Opinion

Could an implied term prevent you from dismissing employees on long term sick leave?

17th December 2018

In Awan v ICTS UK Ltd, Mr Awan was out of work on long term sick leave due to depression. Mr Awan was contractually entitled to long term sickness disability benefits under an insurance policy which his employer had with an insurer. The policy stated employees would benefit from but only while they are an employee of ICTS.

Mr Awan had explained to ICTS UK Ltd (ICTS) that he did not feel he could return to work until he received a certain type of treatment for his depression. ICTS subsequently dismissed Mr Awan on the basis of medical capability. When Mr Awan’s employment was terminated his entitlement to the long term sickness disability benefits ceased as he was no longer an employee of ICTS. Mr Awan brought a claim for disability discrimination and unfair dismissal.

The Employment Tribunal rejected Mr Awan’s claim so he appealed to the Employment Appeal Tribunal (EAT). The EAT held that the purpose of long term sickness disability benefits would be undermined if employers simply dismissed employees when they became unable to attend work due to illness.

Therefore, the EAT held there was an implied term that once an employee has a long term sickness and entitled to long term sickness benefits, the employer cannot be dismissed due to his long term sickness. Therefore the decision to dismiss Mr Awan due to his medical capability was in breach of his contract of employment.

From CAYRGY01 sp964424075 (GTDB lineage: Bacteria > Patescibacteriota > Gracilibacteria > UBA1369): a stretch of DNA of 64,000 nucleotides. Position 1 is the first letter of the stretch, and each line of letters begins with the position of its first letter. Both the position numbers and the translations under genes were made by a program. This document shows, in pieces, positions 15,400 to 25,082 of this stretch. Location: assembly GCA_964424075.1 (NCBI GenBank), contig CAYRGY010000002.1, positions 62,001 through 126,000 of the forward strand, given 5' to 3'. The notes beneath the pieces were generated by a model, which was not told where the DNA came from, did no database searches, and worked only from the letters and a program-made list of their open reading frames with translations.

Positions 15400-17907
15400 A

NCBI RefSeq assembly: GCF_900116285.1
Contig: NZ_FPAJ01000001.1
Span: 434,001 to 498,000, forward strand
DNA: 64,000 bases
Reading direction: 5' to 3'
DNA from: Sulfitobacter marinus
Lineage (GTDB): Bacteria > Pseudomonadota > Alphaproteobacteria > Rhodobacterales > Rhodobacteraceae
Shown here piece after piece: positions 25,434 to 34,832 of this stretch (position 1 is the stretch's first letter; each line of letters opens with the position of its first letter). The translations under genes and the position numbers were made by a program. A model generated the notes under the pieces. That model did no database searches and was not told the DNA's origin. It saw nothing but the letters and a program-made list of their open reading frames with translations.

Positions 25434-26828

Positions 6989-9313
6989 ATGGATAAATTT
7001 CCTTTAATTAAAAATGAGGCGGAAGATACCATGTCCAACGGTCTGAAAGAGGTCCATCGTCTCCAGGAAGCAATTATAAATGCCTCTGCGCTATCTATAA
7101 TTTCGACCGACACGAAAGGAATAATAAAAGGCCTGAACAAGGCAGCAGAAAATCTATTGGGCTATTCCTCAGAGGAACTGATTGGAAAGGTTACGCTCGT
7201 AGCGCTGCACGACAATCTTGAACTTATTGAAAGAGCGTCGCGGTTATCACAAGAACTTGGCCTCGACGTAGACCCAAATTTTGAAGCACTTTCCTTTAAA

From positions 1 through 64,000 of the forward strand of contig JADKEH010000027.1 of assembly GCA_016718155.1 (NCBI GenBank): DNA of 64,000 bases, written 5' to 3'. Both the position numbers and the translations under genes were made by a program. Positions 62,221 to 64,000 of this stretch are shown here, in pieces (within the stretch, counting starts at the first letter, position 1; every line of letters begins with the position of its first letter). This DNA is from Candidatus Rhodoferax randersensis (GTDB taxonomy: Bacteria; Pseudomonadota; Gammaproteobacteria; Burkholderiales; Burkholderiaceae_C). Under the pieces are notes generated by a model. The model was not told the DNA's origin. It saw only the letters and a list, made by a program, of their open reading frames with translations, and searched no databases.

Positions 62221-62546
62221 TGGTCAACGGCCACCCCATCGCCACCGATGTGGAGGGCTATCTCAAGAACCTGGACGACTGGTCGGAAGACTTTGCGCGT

Employer considerations

This judgment raises concerns for employers who have employees on long term sick leave and long term sickness benefits in place. A cautious approach should be taken when considering dismissing an employee on the grounds of medical capability where there are long term sickness benefits in place. Failure to check the position before dismissal may lead to claims for breach of contract, unfair dismissal and disability discrimination.

In order to prevent these issues occurring, employers should: 

  1. ensure contracts of employment limit the ability of employment tribunals finding an implied term in favour of the employee
  2. clarify that the employer will only pay for the long term sickness benefits when the insurer is willing to fund them
  3. discuss the implication of any long term sickness benefits with a legal professional. A member of our employment team would be happy to discuss this with you.

 

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